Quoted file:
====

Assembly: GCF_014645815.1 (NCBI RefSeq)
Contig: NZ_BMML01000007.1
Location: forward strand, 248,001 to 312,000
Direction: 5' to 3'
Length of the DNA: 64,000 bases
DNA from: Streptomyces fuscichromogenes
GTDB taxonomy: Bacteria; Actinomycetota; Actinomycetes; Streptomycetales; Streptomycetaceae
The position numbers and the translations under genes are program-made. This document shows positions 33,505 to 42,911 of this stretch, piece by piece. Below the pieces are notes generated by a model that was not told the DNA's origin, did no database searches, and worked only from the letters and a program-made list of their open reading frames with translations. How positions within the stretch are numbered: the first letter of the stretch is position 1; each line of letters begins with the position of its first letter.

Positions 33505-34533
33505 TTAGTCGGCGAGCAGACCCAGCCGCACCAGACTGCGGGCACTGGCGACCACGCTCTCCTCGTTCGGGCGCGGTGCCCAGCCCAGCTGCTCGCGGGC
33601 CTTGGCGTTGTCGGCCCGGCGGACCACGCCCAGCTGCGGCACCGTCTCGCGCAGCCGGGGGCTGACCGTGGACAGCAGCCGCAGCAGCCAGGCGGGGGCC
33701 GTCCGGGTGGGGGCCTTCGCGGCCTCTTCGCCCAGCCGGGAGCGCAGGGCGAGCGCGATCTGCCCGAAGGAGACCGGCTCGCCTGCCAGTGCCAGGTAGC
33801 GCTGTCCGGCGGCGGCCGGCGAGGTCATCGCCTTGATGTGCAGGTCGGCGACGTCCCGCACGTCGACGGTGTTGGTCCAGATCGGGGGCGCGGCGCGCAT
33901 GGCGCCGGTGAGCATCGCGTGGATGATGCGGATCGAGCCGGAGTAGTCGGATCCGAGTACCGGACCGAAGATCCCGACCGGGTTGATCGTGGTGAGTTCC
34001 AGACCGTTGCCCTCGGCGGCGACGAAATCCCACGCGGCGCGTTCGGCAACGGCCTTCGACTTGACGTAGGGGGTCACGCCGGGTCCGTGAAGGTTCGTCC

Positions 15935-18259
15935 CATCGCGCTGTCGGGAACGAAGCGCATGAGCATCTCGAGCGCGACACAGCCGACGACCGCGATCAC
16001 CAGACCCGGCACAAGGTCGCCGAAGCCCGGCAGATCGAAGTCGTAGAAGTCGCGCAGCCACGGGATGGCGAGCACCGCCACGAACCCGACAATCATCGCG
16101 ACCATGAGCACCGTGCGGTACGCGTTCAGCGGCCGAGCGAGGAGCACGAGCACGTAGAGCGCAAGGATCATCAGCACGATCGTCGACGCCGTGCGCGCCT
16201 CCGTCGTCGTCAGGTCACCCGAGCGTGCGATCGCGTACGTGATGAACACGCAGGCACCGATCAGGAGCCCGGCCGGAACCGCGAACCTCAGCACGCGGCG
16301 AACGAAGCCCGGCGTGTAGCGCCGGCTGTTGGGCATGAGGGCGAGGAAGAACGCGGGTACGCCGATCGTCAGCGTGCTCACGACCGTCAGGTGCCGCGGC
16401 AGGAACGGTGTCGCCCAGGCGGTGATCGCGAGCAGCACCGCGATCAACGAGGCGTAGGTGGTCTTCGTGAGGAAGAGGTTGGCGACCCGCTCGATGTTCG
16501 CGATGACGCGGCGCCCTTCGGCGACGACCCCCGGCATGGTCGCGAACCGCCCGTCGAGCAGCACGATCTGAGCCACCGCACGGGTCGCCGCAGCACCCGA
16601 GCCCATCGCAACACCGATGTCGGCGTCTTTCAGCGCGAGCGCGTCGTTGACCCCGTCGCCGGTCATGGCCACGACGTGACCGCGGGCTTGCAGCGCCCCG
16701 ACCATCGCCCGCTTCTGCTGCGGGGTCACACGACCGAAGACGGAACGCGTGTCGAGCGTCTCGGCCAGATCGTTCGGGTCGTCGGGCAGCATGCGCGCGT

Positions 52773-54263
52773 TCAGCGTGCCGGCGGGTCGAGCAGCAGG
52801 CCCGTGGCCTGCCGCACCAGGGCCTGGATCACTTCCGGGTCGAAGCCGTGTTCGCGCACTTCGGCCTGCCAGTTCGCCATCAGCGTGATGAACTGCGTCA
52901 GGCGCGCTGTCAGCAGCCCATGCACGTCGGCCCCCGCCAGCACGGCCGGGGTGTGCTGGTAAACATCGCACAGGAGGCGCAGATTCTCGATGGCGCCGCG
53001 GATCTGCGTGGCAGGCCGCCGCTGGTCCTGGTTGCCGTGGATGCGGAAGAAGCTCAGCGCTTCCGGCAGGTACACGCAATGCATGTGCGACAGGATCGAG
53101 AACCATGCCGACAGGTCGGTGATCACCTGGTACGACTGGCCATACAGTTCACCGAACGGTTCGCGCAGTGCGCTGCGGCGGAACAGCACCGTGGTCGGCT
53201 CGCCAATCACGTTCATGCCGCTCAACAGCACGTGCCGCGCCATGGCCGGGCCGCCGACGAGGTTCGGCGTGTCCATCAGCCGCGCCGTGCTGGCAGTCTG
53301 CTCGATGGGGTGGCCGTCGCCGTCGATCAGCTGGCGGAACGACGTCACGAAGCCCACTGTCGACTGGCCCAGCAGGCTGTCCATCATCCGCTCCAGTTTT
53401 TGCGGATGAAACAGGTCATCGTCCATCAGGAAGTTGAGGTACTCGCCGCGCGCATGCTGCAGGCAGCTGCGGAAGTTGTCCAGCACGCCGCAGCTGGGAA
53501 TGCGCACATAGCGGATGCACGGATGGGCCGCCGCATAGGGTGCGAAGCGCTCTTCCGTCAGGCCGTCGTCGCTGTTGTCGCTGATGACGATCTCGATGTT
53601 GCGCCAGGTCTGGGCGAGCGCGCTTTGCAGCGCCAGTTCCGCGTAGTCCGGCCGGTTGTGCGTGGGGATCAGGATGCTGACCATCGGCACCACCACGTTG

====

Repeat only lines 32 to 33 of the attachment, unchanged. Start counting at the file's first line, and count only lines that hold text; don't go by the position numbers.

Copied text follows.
53201 CGCCAATCACGTTCATGCCGCTCAACAGCACGTGCCGCGCCATGGCCGGGCCGCCGACGAGGTTCGGCGTGTCCATCAGCCGCGCCGTGCTGGCAGTCTG
53301 CTCGATGGGGTGGCCGTCGCCGTCGATCAGCTGGCGGAACGACGTCACGAAGCCCACTGTCGACTGGCCCAGCAGGCTGTCCATCATCCGCTCCAGTTTT